Penn State partners to address Republic of Georgia's invasive stink bug problem

October 25, 2017

UNIVERSITY PARK, Pa. — Entomologists from Penn State are working to apply what they have learned by studying the Mid-Atlantic region's brown marmorated stink bug infestation — which peaked between 2010 and 2013 — to  similar recent problems impacting the Republic of Georgia in eastern Europe.

Greg Krawczyk, an extension tree-fruit entomologist and research associate professor in the College of Agricultural Sciences, was at Penn State when the invasive pest first was detected in North America, in Allentown, Pennsylvania, during the summer of 2001. As the state's stink bug population grew, significantly depleting fruit, vegetable, corn and soybean yields, Krawczyk was one of several scientists from more than 10 universities and organizations who formed a task force, funded by USDA, to combat the problem. In 2011, the team received a multi-year grant to study various options for brown marmorated stink bug monitoring and management.

"Stink bug damage on fruit was so significant, some growers were forced not to harvest fruit as no marketable crop was available," he said. "And with no information available about brown marmorated stink bug biology or behavior, we first had to learn about it before we could develop effective management strategies for our farmers."

Nearly 20 years after surfacing in the U.S., brown marmorated stink bugs, and their impact on crop production, are generally under control in Pennsylvania and the other Mid-Atlantic states. "We haven't eradicated stink bugs from our agricultural systems, but we've learned how to manage them," Krawczyk explained.

Some European countries, however, have begun to see the same insect species invading their fields and farms. When combined with fluctuations in climate and some specific local factors, the effects of stink bug infestation can be particularly damaging.

In the Republic of Georgia, the brown marmorated stink bug has taken a particular toll on farmers, who have relied on the government for pest and disease management since the country gained independence from the Soviet Union in 1990. With independence came land reform, during which the government divided arable land into small plots —many only a few acres or smaller — between roughly 700,000 farmers.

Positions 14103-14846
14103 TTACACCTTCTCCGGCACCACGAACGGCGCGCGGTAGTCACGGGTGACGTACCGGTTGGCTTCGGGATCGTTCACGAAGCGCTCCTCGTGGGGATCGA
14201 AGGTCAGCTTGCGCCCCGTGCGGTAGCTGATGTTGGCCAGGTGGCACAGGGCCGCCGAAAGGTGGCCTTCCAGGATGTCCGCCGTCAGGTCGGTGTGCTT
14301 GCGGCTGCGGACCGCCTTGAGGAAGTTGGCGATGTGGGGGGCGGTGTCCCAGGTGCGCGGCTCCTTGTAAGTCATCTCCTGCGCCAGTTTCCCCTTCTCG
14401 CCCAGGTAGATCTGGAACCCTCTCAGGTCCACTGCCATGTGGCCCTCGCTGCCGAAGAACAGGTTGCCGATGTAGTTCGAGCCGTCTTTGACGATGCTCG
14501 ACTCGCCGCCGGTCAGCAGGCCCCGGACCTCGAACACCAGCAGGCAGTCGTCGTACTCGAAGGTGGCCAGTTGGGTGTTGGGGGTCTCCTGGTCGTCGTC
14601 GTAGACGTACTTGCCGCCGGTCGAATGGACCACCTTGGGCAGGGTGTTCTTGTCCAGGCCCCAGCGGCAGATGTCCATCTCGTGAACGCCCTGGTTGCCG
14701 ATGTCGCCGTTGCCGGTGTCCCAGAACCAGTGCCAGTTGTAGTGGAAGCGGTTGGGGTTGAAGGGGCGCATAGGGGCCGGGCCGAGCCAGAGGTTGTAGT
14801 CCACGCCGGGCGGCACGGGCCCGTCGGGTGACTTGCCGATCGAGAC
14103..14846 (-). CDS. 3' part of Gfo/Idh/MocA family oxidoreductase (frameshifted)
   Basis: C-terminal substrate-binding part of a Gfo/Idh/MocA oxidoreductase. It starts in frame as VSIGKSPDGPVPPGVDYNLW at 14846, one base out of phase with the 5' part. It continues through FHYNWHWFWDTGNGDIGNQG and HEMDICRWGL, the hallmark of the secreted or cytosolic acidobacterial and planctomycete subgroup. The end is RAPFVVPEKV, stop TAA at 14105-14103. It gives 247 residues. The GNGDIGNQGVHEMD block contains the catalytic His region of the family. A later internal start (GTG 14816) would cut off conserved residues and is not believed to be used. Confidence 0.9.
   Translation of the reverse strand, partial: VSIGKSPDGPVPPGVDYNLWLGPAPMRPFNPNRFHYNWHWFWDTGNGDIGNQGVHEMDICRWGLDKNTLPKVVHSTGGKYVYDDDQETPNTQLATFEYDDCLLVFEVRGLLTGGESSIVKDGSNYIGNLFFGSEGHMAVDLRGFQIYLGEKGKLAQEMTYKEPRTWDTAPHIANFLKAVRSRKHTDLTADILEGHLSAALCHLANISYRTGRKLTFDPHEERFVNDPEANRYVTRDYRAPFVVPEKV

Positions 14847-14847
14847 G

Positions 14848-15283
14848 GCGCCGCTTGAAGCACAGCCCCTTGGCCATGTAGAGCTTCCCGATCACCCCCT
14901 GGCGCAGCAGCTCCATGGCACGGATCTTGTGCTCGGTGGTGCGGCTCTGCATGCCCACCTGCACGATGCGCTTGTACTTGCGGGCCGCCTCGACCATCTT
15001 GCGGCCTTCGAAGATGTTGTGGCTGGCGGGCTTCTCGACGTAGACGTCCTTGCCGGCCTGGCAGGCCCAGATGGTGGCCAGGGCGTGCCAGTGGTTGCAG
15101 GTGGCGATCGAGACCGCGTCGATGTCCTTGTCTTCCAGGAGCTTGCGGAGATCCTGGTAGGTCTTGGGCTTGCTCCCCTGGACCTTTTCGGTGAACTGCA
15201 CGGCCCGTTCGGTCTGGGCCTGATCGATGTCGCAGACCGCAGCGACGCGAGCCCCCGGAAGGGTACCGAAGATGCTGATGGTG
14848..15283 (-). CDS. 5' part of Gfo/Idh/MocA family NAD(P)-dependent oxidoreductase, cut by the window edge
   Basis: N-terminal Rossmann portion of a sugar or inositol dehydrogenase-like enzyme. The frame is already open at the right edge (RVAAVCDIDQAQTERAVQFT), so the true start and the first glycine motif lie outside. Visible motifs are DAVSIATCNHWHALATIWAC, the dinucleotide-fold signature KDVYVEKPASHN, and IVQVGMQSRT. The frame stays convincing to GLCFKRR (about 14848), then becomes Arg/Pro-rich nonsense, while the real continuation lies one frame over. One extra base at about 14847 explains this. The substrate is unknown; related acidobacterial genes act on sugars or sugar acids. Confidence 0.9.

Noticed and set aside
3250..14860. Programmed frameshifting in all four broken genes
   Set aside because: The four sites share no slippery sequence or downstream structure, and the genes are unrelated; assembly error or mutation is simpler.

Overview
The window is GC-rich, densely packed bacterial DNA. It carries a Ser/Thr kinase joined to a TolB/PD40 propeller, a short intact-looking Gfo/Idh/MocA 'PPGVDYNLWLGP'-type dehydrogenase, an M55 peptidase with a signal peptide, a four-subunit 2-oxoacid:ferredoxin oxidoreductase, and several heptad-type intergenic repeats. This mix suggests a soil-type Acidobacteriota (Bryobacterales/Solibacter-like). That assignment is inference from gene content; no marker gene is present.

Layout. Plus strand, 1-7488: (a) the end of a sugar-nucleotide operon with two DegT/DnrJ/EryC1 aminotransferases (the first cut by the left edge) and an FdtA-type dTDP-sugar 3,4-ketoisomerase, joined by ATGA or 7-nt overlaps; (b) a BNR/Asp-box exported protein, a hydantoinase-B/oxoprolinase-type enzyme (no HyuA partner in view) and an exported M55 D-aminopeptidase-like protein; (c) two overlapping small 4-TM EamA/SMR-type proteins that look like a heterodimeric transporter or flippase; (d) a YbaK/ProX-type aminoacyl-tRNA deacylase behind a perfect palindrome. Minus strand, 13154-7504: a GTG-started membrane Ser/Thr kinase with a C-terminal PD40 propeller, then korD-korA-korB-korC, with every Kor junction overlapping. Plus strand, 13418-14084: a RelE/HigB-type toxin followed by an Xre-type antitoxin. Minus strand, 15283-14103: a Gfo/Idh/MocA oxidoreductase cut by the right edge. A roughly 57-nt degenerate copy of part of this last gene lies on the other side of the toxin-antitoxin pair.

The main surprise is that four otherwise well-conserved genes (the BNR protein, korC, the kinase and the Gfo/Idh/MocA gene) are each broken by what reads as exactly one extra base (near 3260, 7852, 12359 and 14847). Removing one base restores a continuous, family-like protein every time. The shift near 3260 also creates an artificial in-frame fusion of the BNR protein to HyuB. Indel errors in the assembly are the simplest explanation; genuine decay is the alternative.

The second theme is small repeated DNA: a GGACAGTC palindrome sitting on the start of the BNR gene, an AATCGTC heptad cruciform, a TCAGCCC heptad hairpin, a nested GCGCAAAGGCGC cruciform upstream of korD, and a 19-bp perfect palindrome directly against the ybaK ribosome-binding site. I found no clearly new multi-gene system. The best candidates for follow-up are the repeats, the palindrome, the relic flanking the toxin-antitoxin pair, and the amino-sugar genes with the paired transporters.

These small-scale operations have been unwilling or unable to implement up-to-date scientific advancements or best-practices for controlling insect pests, both native and invasive. After nearly two years of wetter-than-average weather, however, a combination of fungal and bacterial diseases and the now-pervasive stink bug has had a devastating impact on the production and livelihood of these farmers, many of whom rely on a single crop to support their families.

Nikoloz Meskhi, head of the plant protection department at the National Food Agency — a governmental unit in the Republic of Georgia responsible for addressing the detection and presence of invasive pests, registration of new and existing pesticides and farmers education — said that in the past year, the country's production of hazelnuts, its most important export, and corn, a significant source of food for people and animals, has declined dramatically.

"In the western part of Georgia we have about 60,000 hectares (150,000 acres) of hazelnut orchards, and they are the main income for the farmers living there," he said. "In 2015, hazelnut exports accounted for about 150 million U.S. dollars for our country. Last year, damage to the hazelnut crop from diseases and insect pests, including the brown marmorated stink bug, reduced that income by about a third. In some areas, up to 90 percent of the crop was lost."

Responding to what has become an agricultural crisis in the country, Georgian officials representing government and academia reached out to U.S.-based specialists for recommendations and potential solutions for how to monitor and manage the stink bug problem. In November 2016, Krawczyk made his first visit to Georgia on a trip organized by Cultivating National Frontiers in Agriculture, an organization associated with the U.S. Agency for International Development.